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Phoenix is pursuing major federal funding for climate change programs

The city of Phoenix is hoping to secure some major federal funding for climate change programs.

The Inflation Reduction Act of 2022 set aside a historic $5 billion for states, local governments and tribes to address climate change. Applications for the Climate Pollution Reduction Grant program were due earlier this month.

In its application, Phoenix asks for $454 million for 15 climate initiatives. They range from switching public buses and government-owned vehicles to zero emissions models, to helping homeowners with energy efficiency upgrades, to reducing food waste, to establishing “microgrids” to keep some public spaces electrified by solar power or batteries in the event of a natural disaster.

“All of these things are beneficial and can provide co-benefits for air quality as well,” said Matthew Poppen, environmental director with the Maricopa Association of Governments, who helped write the  regional climate plan upon which Phoenix’s application is based.

Phoenix led the application process, but Mesa, Tempe, Maricopa County and the state of Arizona were also involved in planning. If the U.S. Environmental Protection Agency awards funding to Phoenix, it would be used for projects across the Valley.

“Phoenix is on the front lines of climate change,” Phoenix Mayor Kate Gallego told KJZZ News. “The Climate Pollution Reduction Grant is really exciting, because it’s perhaps the most important grant program for local governments to reduce their greenhouse gasses.”

Gallego said Phoenix and other Valley cities were already exploring many of the projects outlined in the grant application. But she said federal funding would accelerate programs in the works and move up the timeline to achieving regional climate goals.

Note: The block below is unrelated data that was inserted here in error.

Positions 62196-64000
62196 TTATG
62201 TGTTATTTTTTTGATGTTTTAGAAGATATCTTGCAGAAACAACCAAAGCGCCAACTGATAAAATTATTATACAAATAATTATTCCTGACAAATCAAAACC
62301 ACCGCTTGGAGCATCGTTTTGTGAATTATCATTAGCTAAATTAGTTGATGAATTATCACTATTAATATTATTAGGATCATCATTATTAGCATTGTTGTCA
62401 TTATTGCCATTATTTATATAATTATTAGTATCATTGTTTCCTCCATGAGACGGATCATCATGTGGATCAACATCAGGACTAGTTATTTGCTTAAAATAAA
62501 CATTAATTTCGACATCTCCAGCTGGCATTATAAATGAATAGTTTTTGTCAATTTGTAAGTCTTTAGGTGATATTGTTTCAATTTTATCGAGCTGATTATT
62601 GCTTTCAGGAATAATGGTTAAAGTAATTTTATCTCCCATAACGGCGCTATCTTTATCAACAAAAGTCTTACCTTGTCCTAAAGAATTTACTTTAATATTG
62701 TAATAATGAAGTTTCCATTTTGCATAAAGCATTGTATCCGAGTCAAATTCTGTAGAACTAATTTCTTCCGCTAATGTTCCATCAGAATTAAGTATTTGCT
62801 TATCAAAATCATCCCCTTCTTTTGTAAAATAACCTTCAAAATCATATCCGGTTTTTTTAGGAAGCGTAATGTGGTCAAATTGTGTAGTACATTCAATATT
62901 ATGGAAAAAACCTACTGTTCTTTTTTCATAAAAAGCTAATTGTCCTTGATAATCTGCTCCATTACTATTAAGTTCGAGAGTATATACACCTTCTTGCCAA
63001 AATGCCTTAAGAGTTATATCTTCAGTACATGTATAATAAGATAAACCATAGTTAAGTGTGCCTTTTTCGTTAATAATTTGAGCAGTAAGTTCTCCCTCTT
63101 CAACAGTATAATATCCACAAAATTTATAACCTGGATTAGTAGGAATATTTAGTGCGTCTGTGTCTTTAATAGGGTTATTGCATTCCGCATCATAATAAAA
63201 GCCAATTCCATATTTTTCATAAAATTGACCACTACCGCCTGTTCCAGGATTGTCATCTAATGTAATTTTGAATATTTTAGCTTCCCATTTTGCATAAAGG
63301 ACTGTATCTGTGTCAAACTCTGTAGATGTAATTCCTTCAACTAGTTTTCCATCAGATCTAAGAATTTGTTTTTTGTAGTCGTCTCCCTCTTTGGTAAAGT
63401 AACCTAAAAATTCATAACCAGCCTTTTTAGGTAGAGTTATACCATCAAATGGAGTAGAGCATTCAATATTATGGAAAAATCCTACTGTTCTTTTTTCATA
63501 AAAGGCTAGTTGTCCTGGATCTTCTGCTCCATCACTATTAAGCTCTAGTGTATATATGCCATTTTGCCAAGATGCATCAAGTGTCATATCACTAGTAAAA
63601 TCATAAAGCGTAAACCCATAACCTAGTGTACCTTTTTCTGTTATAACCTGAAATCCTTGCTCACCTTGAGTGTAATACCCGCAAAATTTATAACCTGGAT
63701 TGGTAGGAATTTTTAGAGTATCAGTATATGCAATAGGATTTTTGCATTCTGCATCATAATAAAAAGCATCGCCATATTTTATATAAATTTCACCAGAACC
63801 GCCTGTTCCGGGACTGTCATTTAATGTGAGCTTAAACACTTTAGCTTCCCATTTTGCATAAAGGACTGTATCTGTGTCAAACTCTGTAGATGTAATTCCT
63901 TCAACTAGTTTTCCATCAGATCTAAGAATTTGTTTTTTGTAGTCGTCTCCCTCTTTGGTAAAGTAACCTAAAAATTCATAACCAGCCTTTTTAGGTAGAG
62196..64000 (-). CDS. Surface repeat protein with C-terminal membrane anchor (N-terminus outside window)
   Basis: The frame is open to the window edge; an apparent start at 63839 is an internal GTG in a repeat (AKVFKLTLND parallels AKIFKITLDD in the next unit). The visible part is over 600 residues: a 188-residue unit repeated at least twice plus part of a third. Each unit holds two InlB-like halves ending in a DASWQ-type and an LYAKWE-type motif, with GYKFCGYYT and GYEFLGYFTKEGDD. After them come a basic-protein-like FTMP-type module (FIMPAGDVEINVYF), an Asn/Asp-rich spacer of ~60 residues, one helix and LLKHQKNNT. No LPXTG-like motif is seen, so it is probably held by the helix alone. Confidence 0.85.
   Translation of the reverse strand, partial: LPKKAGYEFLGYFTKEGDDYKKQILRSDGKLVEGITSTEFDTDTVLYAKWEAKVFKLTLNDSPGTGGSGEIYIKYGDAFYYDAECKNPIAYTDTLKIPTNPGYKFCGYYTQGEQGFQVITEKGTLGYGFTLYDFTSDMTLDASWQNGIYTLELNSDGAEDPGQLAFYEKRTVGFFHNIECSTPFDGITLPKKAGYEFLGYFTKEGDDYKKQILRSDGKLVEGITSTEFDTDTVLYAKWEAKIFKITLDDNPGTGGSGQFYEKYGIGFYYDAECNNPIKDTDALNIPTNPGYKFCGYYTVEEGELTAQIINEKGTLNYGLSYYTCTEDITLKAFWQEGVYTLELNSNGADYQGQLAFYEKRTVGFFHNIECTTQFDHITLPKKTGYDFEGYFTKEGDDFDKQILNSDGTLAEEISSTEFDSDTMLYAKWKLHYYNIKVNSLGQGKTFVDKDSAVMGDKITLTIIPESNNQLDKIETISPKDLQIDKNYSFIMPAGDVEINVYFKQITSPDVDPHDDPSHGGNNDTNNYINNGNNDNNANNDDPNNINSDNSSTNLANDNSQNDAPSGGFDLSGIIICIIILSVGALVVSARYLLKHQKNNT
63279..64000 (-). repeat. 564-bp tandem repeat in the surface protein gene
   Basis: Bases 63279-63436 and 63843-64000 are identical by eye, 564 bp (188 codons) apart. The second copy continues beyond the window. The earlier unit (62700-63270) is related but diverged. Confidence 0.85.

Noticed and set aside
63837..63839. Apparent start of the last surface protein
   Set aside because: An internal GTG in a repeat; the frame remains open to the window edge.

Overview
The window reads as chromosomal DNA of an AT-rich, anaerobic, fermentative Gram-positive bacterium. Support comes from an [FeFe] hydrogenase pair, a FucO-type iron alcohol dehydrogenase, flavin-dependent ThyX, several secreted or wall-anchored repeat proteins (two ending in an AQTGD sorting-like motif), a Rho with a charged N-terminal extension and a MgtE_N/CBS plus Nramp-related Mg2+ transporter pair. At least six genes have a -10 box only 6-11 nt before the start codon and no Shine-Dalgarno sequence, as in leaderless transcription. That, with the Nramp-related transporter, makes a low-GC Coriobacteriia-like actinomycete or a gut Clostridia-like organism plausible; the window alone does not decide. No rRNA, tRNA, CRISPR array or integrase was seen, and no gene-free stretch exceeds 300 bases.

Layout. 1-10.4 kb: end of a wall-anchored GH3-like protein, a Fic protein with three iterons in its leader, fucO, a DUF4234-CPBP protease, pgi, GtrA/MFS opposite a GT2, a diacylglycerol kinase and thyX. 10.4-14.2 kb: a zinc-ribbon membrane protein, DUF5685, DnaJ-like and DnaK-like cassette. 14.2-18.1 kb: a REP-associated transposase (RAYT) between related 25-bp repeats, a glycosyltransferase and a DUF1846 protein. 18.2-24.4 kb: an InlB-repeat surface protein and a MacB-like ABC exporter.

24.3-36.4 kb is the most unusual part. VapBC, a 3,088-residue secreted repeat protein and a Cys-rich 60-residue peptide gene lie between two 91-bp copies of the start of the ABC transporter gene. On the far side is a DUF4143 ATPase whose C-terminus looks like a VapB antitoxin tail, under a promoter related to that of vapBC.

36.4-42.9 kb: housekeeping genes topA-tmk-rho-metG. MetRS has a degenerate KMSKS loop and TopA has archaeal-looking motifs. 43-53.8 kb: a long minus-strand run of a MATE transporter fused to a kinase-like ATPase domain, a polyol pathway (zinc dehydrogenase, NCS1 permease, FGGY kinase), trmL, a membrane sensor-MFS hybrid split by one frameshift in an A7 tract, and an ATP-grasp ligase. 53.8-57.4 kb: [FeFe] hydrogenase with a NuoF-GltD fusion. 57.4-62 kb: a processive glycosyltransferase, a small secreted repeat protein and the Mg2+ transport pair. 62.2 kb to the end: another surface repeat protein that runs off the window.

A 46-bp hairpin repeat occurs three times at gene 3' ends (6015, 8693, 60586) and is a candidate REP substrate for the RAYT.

“This will help us do it so much more quickly and efficiently. It will make a huge difference in greenhouse gas emissions, and just fewer dollars that the city has to spend,” Gallego said. “We can do a lot of good with that money.”

If all of the projects were implemented with federal backing, Phoenix estimates it could cut more than 71,000 metric tons of carbon dioxide from the atmosphere by 2030 and more than 337,000 metric tons by 2050. The EPA  reportsan average car emits about 4.6 metric tons of carbon dioxide per year.

Most states and major U.S. metro areas are also applying for Climate Pollution Reduction Grants, so there is no guarantee Phoenix will receive the money it is asking for.

“It’s unprecedented,” Poppen said. “It’s a lot of funding. It will be very competitive.”

In addition to the city of Phoenix, the Tucson Metro Area, the state of Arizona, Gila River Indian Community, Salt River Pima-Maricopa Indian Community, Hopi Tribe, Navajo Nation, and San Carlos Apache Tribe are also pursuing climate change funding through the program,  EPA records show.

The EPA is expected to announce which cities, states and tribes will receive funding in July.

Katherine Davis-Young is a senior field correspondent. She has produced work for NPR, New England Public Radio, Southern California Public Radio, PRI's The World, Washington Post, Reuters and more.She has a master’s degree in radio journalism from the USC Annenberg School of Journalism.She lives in central Phoenix with her husband, two daughters, and ill-behaved cat and dog. Her side-passions include photography, crosswords and hot sauce.